SAY IT AIN’T SO. It can’t be Labor Day already!
Autumn isn’t fast approaching … it’s here … well, in just a couple days. And in Minnesota it entered early with a little help from the extremely dry summer. Lot’s of yellows and browns on the scene now, so we’re all anxious to capture as much living color as possible, before it’s gone.
Most people consider “flower arrangements” strictly as something that someone else does and you buy it commercially. Well, I’m here to say “that ain’t so!” You don’t have to be a trained, professional florist [like me 🙂 ] to bring beauty into your home, and you don’t have to pay a fortune either.
All you really need are containers, water and flowers.
But here are some EASY and INEXPENSIVE TOOLS to help polish your look.
* Floral Tape
* Floral Wire
* Clear Glass Containers
Pictured is green floral tape. I also use a clear, top coated floral tape (sorry didn’t have any today). Both can be purchased at big box or craft stores, usually no more than $1-2, as can the wire.
Floral wire comes in several widths, strengths (gauges). I usually keep on hand one light weight and 1 heavier gauge. Pictured is 26 gauge (a light wire).
Also shown, are clear glass containers. These are use when you want to set your flowers inside another container. I use clear, unornamented glass when my display containers are see-through, such as two of the three in the featured arrangements. I have a set of 5 small, clear glass bowls (with orange flowers here) that are handy. I got mine at DISCOVERY THRIFT in Milaca, MN, for $3. They have black lids and I’ve seen them commercially as well, just can’t recall the name. I also use several sizes of tube vases, which I pick up at garage sales and thrift shops. You can buy them at the store, but for a lot more moola.
TIPS: STEM WRAPS are a great technique to help give your flowers more form (instead of just setting loose in the vase of water). You can use tape or wire.
1. Here, I’ve used the green tape to wrap my stems, because while the seedum stem is wide, it is a SOFT stem, and the tape or wire might damage the flower(s). EXAMPLE: In the supply photo earlier, notice that I’ve done a wrap to demonstrate.
2. The clear tape is used to criss-cross over the top of your container, making an open grid that you can use to help place and support your flowers, in a wide-mouthed vase. I didn’t need that technique here. This tape is double-duty, as it is strong and nearly invisible. You can also use it to do a small stem wrap when using heavy, wooded stems in your arrangements.
Finally, for the fun part, FLOWERS and FILLERS. Here I used what was available in my garden and yard.
* Seedum (brown vase)
* Marigolds & seedum Leaves (low bowl)
* Wild flowers (orange vase)
[I don’t know the name here; these were plantings from a friend that took over a large space in my garden — JOIN MEon HOUZZ Discussions tomorrow, as I submit a question, to see if anyone can tell me what they are.]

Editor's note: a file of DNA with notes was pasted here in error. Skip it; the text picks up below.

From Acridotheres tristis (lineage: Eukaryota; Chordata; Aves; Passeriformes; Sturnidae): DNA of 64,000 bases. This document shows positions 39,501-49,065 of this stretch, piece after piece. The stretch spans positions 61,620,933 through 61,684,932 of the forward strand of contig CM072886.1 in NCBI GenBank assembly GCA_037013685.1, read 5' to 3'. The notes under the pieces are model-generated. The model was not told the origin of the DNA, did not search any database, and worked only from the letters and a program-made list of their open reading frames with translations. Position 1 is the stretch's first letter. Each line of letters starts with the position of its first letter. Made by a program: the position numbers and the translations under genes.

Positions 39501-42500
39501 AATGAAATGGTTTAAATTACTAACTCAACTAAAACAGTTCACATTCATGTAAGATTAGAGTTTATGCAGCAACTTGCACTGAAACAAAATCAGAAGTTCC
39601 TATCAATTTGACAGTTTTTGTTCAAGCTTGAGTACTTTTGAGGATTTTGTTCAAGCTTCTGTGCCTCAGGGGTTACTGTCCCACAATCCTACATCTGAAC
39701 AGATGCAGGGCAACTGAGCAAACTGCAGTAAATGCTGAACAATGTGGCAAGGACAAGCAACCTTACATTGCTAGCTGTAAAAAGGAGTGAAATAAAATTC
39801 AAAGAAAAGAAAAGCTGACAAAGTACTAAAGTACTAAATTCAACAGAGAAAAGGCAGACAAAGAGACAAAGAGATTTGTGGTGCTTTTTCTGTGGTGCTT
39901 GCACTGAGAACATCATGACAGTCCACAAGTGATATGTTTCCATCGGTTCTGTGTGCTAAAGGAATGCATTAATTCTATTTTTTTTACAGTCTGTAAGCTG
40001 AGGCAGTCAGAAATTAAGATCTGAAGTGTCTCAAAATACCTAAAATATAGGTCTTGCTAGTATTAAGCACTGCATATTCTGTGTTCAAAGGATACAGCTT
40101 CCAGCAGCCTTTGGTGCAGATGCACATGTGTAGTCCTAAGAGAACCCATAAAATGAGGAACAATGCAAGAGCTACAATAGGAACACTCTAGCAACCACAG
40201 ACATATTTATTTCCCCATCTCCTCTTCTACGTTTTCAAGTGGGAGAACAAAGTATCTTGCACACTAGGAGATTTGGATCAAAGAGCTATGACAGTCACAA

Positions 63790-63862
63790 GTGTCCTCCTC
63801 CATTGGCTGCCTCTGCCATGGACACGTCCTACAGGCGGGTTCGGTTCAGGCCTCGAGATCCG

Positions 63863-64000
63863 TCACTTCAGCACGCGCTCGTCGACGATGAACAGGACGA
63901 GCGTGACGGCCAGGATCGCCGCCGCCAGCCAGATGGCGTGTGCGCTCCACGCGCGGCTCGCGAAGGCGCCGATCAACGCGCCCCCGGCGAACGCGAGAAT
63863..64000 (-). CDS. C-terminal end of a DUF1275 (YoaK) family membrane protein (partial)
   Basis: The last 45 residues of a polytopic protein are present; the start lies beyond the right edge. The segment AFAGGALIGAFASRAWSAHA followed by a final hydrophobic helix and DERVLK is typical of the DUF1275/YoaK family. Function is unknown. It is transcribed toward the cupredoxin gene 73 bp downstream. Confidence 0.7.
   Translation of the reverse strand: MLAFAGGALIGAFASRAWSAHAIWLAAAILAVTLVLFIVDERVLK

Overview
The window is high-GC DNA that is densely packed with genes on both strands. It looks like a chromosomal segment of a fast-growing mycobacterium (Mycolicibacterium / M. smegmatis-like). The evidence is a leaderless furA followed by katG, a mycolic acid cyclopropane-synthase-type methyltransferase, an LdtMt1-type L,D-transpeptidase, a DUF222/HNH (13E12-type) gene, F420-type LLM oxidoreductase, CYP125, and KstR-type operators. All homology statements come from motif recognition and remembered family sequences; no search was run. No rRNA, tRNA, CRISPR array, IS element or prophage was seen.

2 kinds of wild grasses
1. Don’t always think you have to do big, tall or wide arrangements. Get creative. The marigolds here are mini’s from my garden, but I cut them clear down to the end of the bud and just floated them in the water. Also, remember with ANY kind of flowers, silk or live, I keep everything until the project is done to my liking. Today, I wanted more colorful, taller seedums with bare stems because they would show. Their leaves are pretty too, so I stripped the stems and surrounded my marigolds with the indiviual leaves.
2. STORE BOUGHT FLOWERS Don’t have a garden available (yours or anyone else’s)? Buy one of the $4.99 tub bouquets available at stores and markets everywhere. Then get creative! Often these have lime green, mini button mums, which would work instead of my marigolds here, as would mini carnations.
For taller flowers, vary your heights (3 different heights, remember). Hold them in the arrangement you like, then do your stem wrap to keep them there in your vase.
Aw, come on. You’ve got this by now. Use your imagination here: cans, baskets, pretty glasses and bowls. What about a pretty box (using your separate inside containers). If you have a see-through metal basket, float two or three kinds of small blooms in random little bowls. Very rustic look there.
The key with loose, casual arrangements like these, is to keep it simple. If they look too bare and empty sitting alone, put them together as the 3 here. Hey, my old magic number. 3 objects, 3 heights, 3 different kinds of flowers; the unifier is the use of the similar type containers (decorative, colored glass).
That’s it. Quick, easy decor projects to brighten up your place when those holiday guests stop over.
Remember, don’t stress, just start.
Later – Cheryl
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